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A pair of updates in January and February are expected to bring copy/paste and multi-tasking to Windows Phone 7 customers.

Microsoft's overactive CEO Steve Ballmer is expected to be the bearer of both pieces of good news.  (Source: The Guardian UK)

Windows Phone Silverlight (current edition pictured) is also rumored to get an upgrade in February, possibly bringing it closer to being in line with current PC edition, Silverlight 4.  (Source: MSDN Magazine)
Big changes are in store for Microsoft phone OS

Earlier this week Windows Phone 7 developers began to receive an update which enabled copy and paste.  Now, one of the first sites to leak that news, WinRumors, has followed up with a leak of Microsoft's pending release schedule for 2011.

A Tale of Two Updates

According to the report, Microsoft will release the first of two big updates at the January at the 2011 Consumer Electronics Show (CES).  The first update will likely go live after Microsoft CEO Steve Ballmer's opening keynote on Wednesday, January 5, 2011 at 6:30 p.m. PST (9:30 p.m. EST).  The update will add copy and paste, and possibly other features.

A second update will air a month later at the 2011 Mobile World Congress in Barcelona Spain.  Mr. Ballmer is set to deliver a keynote at that event as well, taking place Monday, February 14, 2011 at 5:00 p.m. CET (11 a.m. EST, 8 a.m. PST).  That update, according to developer sources, will include APIs to implement third party multi-tasking, in-app downloads and better customization for end users.

Unknown is whether either of the two pending updates will include increased support for maps, tethering, or memory-card hot-swapping.

Windows Phone: Silverlight, Flash, and HTML5

According to recent statements by a Microsoft employee, that second update could contain a refresh to Silverlight as well.  Brian Keller, Microsoft's Senior Technical Evangelist for Visual Studio application lifecycle management, in a Channel 9 interview states, "I think we are saving [Silverlight news], for say another event. If only there was a massive event in Barcelona on mobile phones and or other events in the future."

For those of you who don't know what Silverlight is, it's a rich multimedia medium similar to Adobe's Flash or HTML5+Javascript.  WP7 currently does not support Flash or HTML5, but it does feature a somewhat stripped down version of Silverlight 3, with the keyboard input of the PC swapped out for multi-touch input.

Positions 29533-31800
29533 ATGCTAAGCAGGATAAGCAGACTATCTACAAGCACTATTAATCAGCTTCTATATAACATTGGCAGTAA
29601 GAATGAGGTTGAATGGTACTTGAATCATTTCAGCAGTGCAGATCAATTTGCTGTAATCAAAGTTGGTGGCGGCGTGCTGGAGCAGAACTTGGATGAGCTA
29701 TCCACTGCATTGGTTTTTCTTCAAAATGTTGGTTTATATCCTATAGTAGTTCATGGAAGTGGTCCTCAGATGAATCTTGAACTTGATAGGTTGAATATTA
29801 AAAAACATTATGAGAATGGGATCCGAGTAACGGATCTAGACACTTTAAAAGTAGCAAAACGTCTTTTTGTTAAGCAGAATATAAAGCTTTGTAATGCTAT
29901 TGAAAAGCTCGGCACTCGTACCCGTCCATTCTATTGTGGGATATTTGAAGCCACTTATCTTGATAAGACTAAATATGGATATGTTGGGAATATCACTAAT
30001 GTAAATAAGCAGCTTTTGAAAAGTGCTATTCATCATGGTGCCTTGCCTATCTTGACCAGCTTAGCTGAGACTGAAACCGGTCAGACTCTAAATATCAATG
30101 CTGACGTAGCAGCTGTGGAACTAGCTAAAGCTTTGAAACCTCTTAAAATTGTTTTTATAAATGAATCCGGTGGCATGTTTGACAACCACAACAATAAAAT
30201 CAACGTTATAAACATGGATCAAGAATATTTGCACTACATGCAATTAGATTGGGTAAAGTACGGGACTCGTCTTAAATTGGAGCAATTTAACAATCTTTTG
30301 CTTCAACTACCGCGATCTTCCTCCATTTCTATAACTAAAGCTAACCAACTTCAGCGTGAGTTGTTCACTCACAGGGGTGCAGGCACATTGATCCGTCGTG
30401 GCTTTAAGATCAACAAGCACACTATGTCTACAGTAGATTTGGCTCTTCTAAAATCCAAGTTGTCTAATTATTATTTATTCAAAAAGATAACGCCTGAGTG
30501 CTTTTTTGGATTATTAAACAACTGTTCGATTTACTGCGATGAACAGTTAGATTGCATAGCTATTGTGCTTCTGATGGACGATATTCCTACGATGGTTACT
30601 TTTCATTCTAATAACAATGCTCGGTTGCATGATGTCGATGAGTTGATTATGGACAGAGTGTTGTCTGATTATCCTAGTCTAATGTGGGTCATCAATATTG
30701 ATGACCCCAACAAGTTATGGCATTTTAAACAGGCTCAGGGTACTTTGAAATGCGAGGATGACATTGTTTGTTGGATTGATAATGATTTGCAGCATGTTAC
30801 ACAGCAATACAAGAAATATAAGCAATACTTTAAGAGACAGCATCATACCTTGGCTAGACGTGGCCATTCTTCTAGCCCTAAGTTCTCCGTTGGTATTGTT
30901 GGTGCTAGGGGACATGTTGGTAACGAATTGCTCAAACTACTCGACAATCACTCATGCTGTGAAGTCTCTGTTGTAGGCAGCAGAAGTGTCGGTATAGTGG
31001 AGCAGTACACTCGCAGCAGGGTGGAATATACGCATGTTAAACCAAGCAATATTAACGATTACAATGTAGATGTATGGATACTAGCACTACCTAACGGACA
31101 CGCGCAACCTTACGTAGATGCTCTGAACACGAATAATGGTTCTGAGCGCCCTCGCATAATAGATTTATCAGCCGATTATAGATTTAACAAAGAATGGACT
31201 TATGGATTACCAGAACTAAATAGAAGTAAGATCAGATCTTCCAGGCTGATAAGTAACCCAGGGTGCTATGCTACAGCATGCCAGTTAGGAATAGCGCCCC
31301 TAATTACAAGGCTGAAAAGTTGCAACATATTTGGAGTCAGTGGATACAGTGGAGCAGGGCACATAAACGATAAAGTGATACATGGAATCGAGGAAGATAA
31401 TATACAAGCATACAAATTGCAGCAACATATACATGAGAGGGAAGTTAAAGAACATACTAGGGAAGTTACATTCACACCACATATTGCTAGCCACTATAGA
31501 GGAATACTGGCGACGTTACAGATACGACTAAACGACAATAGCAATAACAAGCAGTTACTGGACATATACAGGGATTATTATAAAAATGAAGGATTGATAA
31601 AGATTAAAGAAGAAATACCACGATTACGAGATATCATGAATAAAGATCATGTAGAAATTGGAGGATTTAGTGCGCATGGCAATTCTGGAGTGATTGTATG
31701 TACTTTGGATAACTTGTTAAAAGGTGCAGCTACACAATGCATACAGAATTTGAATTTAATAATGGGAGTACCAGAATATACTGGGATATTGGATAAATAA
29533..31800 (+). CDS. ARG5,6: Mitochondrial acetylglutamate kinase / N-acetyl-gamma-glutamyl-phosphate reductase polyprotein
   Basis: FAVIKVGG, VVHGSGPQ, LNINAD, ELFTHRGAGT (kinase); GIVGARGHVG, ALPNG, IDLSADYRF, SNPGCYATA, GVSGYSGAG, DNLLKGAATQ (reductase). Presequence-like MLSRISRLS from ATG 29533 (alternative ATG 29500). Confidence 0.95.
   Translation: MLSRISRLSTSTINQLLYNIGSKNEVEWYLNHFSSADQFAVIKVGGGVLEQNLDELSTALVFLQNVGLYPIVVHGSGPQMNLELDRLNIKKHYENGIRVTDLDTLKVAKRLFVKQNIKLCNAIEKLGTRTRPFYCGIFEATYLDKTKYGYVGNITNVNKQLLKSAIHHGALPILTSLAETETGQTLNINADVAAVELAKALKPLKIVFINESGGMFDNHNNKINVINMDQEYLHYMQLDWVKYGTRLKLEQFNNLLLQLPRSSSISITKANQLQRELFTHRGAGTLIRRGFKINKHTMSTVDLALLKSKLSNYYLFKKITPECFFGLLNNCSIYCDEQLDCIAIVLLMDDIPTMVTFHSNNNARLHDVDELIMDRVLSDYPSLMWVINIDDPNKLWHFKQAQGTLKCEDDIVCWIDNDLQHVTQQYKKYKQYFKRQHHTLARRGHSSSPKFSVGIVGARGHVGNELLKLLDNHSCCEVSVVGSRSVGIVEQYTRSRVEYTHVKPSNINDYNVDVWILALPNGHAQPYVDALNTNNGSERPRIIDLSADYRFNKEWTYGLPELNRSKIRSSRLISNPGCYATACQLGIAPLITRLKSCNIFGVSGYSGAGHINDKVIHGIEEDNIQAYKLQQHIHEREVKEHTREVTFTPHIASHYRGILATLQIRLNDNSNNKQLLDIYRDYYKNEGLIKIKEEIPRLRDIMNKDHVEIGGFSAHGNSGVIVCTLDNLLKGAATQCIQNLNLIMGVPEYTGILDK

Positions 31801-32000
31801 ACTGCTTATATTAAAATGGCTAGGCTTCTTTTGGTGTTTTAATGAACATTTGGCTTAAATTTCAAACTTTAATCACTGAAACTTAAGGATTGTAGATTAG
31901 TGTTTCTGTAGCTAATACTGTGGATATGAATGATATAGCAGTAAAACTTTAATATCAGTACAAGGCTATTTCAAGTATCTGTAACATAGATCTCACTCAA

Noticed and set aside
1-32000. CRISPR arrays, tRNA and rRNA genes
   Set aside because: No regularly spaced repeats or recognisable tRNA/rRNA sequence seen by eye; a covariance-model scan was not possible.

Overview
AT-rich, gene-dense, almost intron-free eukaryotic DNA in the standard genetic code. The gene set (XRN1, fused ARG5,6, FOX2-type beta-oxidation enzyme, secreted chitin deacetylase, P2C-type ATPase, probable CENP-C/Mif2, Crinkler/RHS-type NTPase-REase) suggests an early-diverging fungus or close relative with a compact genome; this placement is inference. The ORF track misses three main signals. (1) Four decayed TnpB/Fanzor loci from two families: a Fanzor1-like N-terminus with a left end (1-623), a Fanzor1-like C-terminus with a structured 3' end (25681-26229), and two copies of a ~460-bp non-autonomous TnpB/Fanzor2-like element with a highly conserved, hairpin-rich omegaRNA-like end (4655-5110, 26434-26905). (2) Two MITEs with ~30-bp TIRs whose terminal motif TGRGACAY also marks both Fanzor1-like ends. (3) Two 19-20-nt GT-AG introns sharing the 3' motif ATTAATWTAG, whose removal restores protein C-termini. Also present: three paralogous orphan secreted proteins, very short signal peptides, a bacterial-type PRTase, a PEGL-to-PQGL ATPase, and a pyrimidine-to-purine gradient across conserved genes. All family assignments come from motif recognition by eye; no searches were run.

For interested developers, this post in the Microsoft-sponsored MSDN magazine is an excellent introduction to the nuances of Silverlight 3 on Windows Phone 7. 

Microsoft is already preparing to push out Silverlight 5's beta to PC developers.  Thus it would be logical to guess that Microsoft might be preparing a ported version of Silverlight 4 for WP7.  Silverlight 4 introduced a number of upgrades including web cam and microphone support; improved DRM; performance optimizations to make apps "start quicker and run 200% faster than the equivalent Silverlight 3 application"; improved multi-touch; interaction with Microsoft Office; in-app HTML; user folder file-access capabilities; and more.  Obviously, many of these could enable some cool new kinds of apps on WP7.

A Microsoft job posting also reveals that an improved browser with a "major overhaul of standard support and new approaches to make significant advances in performance, power consumption and bandwidth utilization" is in the works.  Does that mean that WP7 will receive HTML5 compatibility?  Let's hope.

Windows Phone 8 Enters "Planning Phase"

Apparently unconcerned about slow initial sales, Microsoft is looking ahead, and has already started work on Windows Phone 8.  Another job posting reveals:

We are just putting the last touches on Office Mobile 2010 on Windows Phone 7 which will be a very competitive device and a breakthrough for Microsoft in the Mobile Market. With Office 15 and Windows Phone 8 planning phase just getting under way, now is also the perfect time to join us and help shape the future of Office Mobile 15 on Windows Phone 8 as we plan to create the next wave of innovation that will lead our product to even greater heights. Very exciting…

WP7 already has a very intuitive and well-built interface, so once Microsoft starts filling in these gaps it could well be in for an Android-esque rise from obscurity to a top market position.